AMP: Grassroots²



Toni Hill of Northeast Mississippi Birthing Project

What do you do? Founder and Executive Director of Northeast Mississippi Birthing Project. I work with women on birth equity. We educate our moms by giving informational support. They learn how to become more empowered and how to make the best decisions for their families. We share resources on everything from car seat safety to childbirth preparation. Once they complete their class series, the moms receive goods to support their childbirth and child rearing thanks to donors and supporters.

What is your why? Why do you do what you do? High cortisol levels don’t help pregnancy or the baby. We are thinking epigenetically and providing birthing and child rearing support so our community can have a better future. I’m proud of our high energy and impact in the community. Our breastfeeding initiation rate – when we had paid staff – was 98 percent. Our numbers now are a little lower – we’re at 92% with only three of us volunteering. It helps me to know at the end of the year, this work has been worth it. These families got support because we were there for them.

What moment motivated you to become an organizer/fighter of justice? When I started, people would ask, what’s a doula? I found a big disparity between Black and white women in birth outcomes. In starting our program, I learned very quickly it was hard to find women to volunteer at the capacity we need. I would have 20 pregnant women come in looking for support and only one volunteer. I found HealthConnect One that offers support and services to train women in the community to do the work and share it. We had three doulas and three breastfeeding peer counselors.

How has your work been different over the past year? We have lost funding which means right now we are all volunteers – nobody gets paid anything and some folks had to move on. We are still doing the work, but we have to be selective about who we take as doula clients since we have limited capacity. A homeless 19-year-old woman I’m supporting now, she receives our doula support given her tough circumstances. We also still have breastfeeding peer counselors who are volunteering. Home visits are limited because of resources. We continue to hold monthly meetings to provide a similar level of regular support in a group setting, but it’s tough without money for staff and resources.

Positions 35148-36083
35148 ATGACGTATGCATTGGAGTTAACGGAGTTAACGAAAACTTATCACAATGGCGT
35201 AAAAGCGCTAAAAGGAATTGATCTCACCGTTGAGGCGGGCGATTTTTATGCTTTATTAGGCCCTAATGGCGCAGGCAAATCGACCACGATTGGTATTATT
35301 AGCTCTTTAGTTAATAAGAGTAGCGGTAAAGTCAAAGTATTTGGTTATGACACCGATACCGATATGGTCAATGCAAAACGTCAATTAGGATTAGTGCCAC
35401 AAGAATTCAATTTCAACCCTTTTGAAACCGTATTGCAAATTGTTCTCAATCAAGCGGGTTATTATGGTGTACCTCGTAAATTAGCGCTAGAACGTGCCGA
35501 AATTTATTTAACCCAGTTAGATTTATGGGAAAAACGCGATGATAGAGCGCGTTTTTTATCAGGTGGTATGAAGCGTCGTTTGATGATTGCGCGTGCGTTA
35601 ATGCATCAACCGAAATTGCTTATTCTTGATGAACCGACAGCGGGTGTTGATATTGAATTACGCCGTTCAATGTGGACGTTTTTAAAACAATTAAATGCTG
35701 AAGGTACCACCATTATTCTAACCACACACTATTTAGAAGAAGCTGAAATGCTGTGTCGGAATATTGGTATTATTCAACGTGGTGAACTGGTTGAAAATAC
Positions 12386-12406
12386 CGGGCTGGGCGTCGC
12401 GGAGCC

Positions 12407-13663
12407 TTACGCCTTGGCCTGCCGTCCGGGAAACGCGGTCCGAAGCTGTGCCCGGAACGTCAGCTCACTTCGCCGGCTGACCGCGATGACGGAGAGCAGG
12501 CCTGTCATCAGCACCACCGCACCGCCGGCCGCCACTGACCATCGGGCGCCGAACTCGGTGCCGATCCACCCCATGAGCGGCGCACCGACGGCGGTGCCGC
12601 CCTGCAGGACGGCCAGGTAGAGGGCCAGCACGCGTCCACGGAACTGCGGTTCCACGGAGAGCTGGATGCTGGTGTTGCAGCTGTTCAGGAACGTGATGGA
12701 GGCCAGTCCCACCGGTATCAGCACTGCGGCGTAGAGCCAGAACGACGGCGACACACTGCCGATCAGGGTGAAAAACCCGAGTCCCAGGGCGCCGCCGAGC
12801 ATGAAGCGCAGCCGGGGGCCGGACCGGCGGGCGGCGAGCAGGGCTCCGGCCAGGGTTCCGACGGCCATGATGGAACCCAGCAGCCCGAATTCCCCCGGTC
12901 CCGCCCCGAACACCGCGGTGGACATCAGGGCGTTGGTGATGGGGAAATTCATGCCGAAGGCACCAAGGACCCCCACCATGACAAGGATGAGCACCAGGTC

Babette Cromartie of Youth Organizing Institute

What do you do? I work in communications and development for Youth Organizing Institute (YOI). We are working toward safer schools for LGBT students of color, disabled youth, and immigrant youth. We carry out trainings, workshops, and summer camps for youth – young people learn about the movement, organizing, and how to tackle injustice in schools.

What is your why? Why do you do what you do? I was one of the participants for our summer freedom schools. I got into this work through educational justice. I was in middle school and my sister was in high school and she was organizing with By Any Means Necessary in Detroit – I attended rallies and protests with her when I was 10. After that I got into YOI programs. Being in the program, I was able to reignite the passion for me to get involved with the schools. I had been homeschooled – I left school because it was such a frustrating environment. I was an A student but didn’t feel safe there, didn’t feel it was a place for me to really learn.

What moment motivated you to become an organizer/fighter of justice? In Durham/Raleigh County, we’re seeing lot of money going into having police officers in schools – SROs (school resource officers) with no additional trainings that cater to youth. There are lots of incidents in North Carolina of violence against students by these officers supposedly protecting us. We follow the Dignity in Schools campaign, Counselors Not Cops, and promote restorative justice programs and mental health professionals in schools as well as any other positive solution other than cops and suspensions. It does not make sense to turn young people back to the environment that had them act out in the first place. Restorative justice and lowering suspensions help make schools safe for everyone especially marginalized students.

How has your work been different over the past year? The threat to end DACA (Deferred Action for Childhood Arrivals) really hit all of us really hard. Not knowing what’s going to happen to the kids we work with, how to protect each other and keep each other safe. We’ve been working with groups who are already living in fear to really encourage people to know that we can protect each other and we will protect each other. With Trump and Betsy Devos, we see educational bills coming that will erase protections for trans students and many others. We’ve had to develop rapid response programming. To put in place for everything that’s going to come down the line. Going to hit everybody all at once.